NORTON MP Temba Mliswa lampooned former Agriculture minister Joseph Made saying during his tenure he spent time managing former President Robert Mugabe and his wife Grace’s farms instead of inspecting government agricultural projects at different institutions in the country.
Mliswa was contributing to debate on a motion on a report by the Christopher Chitindi-led Parliamentary Portfolio Committee on Lands and Agriculture on command agriculture and agricultural colleges on Thursday when he alleged that agricultural colleges failed to perform because they were not properly supported or funded.
Another report which was published late month alleged that that Mugabe owns 13 farms, whose sizes are as follows:
1. Gushungo Estates 4046ha Mazowe
2. Gushungo Dairies 1000ha
3. MazoweIron Mask Estate 1046ha
4. Mazowe Sigaru Farm 873ha
5. Mazowe Gwebi Wood 1200ha
6. Mazowe Gwina Farm 1445ha
7. Banket Leverdale Farm 1488ha
8. Banket Highfield Farm 445ha
9. Norton Cressydale Estate 676ha
10. Norton Tankatara Farm 575ha
11. Norton John O’Groat Farm 760ha
12. Norton Clifford Farm 1050ha
13. Norton Bassiville 1200ha
“Government had become dysfunctional, and how do you run agricultural training institutions without a board? Made spent time at his farm instead of him spending time doing his ministerial mandate,” Mliswa said.
“All he did was to go to Gushungo Dairies with foreigners, showing them Mazowe with the former First Lady Grace (Mugabe), but we never saw him going to tertiary institutions. I think his job was to work for the First Family,” he said.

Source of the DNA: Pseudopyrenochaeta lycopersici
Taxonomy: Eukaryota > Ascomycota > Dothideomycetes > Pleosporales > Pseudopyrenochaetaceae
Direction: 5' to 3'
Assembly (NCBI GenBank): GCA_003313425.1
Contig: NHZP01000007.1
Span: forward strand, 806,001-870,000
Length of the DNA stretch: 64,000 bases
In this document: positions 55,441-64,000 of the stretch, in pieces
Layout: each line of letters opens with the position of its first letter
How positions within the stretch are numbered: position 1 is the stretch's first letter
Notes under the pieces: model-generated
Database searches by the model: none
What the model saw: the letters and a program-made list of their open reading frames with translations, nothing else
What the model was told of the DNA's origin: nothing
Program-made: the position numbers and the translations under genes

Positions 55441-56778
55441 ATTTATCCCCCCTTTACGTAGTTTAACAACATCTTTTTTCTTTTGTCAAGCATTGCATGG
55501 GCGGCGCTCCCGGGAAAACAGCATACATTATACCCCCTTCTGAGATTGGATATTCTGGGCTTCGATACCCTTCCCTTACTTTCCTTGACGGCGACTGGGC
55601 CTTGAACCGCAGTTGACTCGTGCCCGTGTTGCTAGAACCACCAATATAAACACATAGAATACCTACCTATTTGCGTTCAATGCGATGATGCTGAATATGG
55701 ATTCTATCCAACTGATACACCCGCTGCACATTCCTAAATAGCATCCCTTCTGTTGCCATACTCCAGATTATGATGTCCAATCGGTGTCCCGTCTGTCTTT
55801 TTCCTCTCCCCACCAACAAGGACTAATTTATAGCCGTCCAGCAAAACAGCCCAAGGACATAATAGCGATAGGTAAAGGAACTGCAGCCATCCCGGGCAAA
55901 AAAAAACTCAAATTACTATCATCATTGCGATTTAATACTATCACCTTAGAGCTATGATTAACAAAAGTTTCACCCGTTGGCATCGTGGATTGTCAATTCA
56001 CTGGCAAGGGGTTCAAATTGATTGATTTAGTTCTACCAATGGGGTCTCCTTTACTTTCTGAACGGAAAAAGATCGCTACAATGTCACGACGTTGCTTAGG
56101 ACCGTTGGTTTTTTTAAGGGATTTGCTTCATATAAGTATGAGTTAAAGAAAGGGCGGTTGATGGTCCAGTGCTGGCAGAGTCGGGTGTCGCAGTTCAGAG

Mliswa said if command agriculture is to succeed, then every Zimbabwean regardless of colour or political affiliation should benefit and get inputs from the programme.
While presenting the committee report, Chitindi said farmers had experienced problems such as late distribution of inputs, while others had to travel long distances to collect their inputs.
“For example, Norton farmers collected their inputs from Chegutu, while Umzingwane farmers collected inputs from Filabusi and Gwanda. There was also a negative perception on command agriculture with one ward in Kwekwe, where only three people took up the programme, while others said they feared joining it because of the consequences that will be meted by the military if they failed to deliver,” he said.
Chitindi said the name “command” had negative connotations to farmers, who thought that it was a military programme.
Southerton MP, Gift Chimanikire (MDC-T) said there is need for farmer training before people are given huge tracts of land to do farming.
He said the ruling party should desist from selective distribution of farm inputs, where opposition supporters were excluded from the presidential input scheme or command agriculture.
Uzumba MP, Simbaneuta Mudarikwa (Zanu PF) said there is need to ensure fertilisers and herbicides are affordable. He said it is imperative for the government to come up with a policy to ensure supermarkets get their vegetable supplies from local farmers.
Kuwadzana East MP, Nelson Chamisa (MDC-T) said if Zimbabwe is to improve in farming and restore its lost glory as the bread basket of Africa, there is need to mechanise even peasant farming so that rural farmers use modern equipment to also increase their yields.